- For every 6 gift card codes only 1 is often good so for this reason the mods often side with the seller of the bitcoin.
- The gift card holders often did not buy the codes themselves and when asked if they did buy them, they lie or do not reveal their source which puts them in a bad light with moderators. Lying is not a good way to win over a judge but often the gift card holder has no way to get these codes except brokering, which is against our TOS.
- Many of these gift cards codes are not reversible, such as iTunes and Google Play so the vendors can rip them without fear of losing the codes. These codes also cannot be checked for a balance and they know the holder of the codes cannot easily check when they were used.
- The vendors realize that the gift card holders are selling the codes for anywhere from 30–60% off and refuse to reveal their sources which again puts them in a bad light with mods.
- Many newbie gift card holders will give out the code without reading the vendor instructions and will cancel a trades when asked too even when they know the code is good.
Despite us warning users not to sell gift cards they did not buy and not to use irreversible gift card codes many refuse to listen and still continue on selling codes they did not buy. We have tried various methods to try and protect the gift card holders
- Force Vendors to record videos when they get each code and try and redeem it. Would not work because no vendors at all would bother putting up their offers if they had to do this for each code as 5 out of 6 times the codes are bad, thanks to gift card holders willfully trying to scam them.
- Banning Nigeria and other markets from selling gift cards that are not available in their country. We tried this and it completely failed as the fraud rate tripled as the honest users didn’t bother trading while the scammers used VPN’s extensively.
- Educating users about best practices is our only hope. The problem is most users refuse to read articles or instructions. Videos are our new method and we have high hopes they will work when applied extensively.
- Raising iTunes to 5% as opposed to 1% has helped move traffic away from this risky payment method. Raising gift cards to 2% to fund the tripling of our dispute moderation team we hope will also speed up and improve the dispute process.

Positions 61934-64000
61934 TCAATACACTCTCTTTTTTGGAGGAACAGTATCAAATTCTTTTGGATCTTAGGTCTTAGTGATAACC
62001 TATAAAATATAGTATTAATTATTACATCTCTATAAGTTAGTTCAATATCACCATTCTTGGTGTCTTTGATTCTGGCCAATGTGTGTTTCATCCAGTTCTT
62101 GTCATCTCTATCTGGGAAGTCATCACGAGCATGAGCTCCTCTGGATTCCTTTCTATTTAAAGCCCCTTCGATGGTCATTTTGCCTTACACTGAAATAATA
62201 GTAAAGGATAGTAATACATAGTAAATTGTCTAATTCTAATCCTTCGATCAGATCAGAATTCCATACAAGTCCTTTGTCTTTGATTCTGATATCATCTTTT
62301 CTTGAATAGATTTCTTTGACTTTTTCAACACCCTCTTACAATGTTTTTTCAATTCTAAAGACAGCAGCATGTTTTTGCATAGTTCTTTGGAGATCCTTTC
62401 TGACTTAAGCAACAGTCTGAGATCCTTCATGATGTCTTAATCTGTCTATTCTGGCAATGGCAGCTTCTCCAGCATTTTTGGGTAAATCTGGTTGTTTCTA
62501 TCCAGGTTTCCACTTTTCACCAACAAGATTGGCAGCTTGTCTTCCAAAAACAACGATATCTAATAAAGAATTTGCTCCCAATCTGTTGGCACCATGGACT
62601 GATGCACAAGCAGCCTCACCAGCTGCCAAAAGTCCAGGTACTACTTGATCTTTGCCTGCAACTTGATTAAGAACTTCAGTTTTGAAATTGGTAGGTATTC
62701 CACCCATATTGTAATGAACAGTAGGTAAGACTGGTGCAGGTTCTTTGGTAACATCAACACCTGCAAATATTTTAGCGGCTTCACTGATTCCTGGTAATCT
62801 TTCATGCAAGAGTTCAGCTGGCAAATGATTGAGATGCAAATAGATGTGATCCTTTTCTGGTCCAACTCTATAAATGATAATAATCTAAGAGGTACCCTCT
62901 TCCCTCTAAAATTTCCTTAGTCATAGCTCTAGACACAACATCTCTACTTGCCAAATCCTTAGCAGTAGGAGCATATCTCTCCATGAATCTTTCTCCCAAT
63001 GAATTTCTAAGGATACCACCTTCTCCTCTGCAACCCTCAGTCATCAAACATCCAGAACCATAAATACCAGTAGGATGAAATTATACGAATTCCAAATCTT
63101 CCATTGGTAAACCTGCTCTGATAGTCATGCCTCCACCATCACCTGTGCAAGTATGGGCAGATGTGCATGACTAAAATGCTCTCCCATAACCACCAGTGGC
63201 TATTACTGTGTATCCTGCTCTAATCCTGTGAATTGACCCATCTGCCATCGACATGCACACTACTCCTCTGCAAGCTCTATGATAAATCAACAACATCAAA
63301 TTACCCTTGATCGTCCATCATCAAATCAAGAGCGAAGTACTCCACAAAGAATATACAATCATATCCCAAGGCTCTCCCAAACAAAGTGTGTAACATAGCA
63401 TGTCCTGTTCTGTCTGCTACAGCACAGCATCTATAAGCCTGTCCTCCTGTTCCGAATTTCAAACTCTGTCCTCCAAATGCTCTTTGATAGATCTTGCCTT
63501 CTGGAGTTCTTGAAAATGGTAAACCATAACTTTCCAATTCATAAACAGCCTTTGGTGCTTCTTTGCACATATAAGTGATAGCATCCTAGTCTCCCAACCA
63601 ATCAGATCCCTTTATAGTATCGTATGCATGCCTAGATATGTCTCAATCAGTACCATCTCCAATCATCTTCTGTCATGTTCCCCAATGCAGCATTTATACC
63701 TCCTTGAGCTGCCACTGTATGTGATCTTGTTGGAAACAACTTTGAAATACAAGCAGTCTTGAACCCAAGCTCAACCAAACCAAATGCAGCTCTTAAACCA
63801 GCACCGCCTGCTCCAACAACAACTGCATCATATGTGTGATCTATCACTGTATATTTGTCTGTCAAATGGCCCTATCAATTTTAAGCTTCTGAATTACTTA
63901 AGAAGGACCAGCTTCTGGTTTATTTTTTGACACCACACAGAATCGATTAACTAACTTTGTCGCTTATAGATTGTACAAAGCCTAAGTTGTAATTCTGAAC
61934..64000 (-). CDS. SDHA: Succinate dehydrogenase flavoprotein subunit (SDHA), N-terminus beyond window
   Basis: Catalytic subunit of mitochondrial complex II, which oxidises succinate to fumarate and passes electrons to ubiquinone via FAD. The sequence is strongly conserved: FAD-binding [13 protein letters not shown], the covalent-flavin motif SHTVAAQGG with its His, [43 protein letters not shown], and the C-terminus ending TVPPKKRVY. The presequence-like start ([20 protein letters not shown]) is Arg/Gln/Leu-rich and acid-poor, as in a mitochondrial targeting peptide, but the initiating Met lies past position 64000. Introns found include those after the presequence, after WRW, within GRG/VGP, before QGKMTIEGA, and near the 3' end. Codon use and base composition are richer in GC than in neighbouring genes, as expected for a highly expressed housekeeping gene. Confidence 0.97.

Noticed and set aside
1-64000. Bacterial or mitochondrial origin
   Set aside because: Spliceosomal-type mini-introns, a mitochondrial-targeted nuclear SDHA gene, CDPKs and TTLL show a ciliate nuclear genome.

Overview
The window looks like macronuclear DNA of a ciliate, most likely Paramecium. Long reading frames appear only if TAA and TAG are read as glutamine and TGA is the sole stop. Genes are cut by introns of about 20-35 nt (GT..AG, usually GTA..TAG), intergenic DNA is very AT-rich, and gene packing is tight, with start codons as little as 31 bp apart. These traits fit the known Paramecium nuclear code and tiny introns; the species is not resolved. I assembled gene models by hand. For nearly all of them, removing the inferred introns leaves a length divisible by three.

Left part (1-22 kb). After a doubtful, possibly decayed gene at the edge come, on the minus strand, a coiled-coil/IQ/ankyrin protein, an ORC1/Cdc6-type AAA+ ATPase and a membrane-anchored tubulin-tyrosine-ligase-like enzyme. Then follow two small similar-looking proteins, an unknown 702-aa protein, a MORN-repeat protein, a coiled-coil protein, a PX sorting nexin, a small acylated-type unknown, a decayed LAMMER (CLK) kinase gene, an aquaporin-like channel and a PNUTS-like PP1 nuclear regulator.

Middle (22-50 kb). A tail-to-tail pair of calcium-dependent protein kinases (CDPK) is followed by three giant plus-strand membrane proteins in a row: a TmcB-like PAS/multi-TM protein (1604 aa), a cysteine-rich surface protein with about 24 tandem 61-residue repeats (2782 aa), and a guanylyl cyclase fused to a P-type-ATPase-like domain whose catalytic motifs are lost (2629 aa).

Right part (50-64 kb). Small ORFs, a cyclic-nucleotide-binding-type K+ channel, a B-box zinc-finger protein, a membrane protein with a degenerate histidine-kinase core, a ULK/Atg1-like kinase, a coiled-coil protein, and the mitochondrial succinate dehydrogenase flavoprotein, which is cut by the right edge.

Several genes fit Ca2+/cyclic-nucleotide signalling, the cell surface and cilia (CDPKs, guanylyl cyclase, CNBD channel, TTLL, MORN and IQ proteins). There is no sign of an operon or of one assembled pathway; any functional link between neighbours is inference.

A Hard Road indeed
Paxful does over 40 million USD a week in trade volume and over 60,000 trades a day. Our escrow . Our data is public and despite us have a lower volume than the other crypto p2p platform, we do many more transactions, this is because we serve the underbanked peoples of the world in emerging markets. Nigeria is our 2nd biggest market, Ghana is #3 and India is 4th with the undeveloped world taking the lions share of our growing community. This gives us the privilege of serving those who need financial services most but it also presents us with some huge challenges.
If you have ever had a dispute on Paxful you usually had to wait 20–60 minutes before it is solved, but now it can be days to a week. Right now we have literally thousands of disputes open and this number has been growing daily. Our dispute moderators are drowning in iTunes gift card disputes which make up 90% of our total dispute volume and over 99.99% of the time our moderators spend on disputes.
But.. why go thru all the trouble??
We are the only p2p crypto service that deals with iTunes gift cards, why? All the others stopped supporting them because of the absolutely massive headache and near impossibility of proving proper account balances on iTunes gift cards. We have chosen to keep iTunes gift card support because it is still how the unbanked of Africa get their bitcoins. We refuse to abandon these unbanked users as the whole idea of bitcoin and Paxful is to help them. This comes at a huge pain price but we decided it was worth it. Our mission is to provide financial services to the entire world as a human right and sometimes that means going through tough terrain. We are working to transfer as much of the African traffic from iTunes Gift cards to bank transfer as the prices are often much better ( iTunes Gift Cards carry a 30–60% profit margin while bank transfer is often 5–10% ) and there are far fewer issues but iTunes Gift cards is still how most Africans begin their crypto journey and many don’t have a choice. For example, only 20% of Nigerians have a bank account.
What’s so special about iTunes gift cards?
iTunes gift cards are irreversible, much like bitcoins, however with bitcoin you can easily check the balance of any account on a public ledger, with iTunes you cannot as it is a private system. This means absolute chaos when trying to award disputes. 99% of all iTunes giftcard trades on Paxful go smoothly out of tens of thousands every week yet that 1% is really taxing our human resources.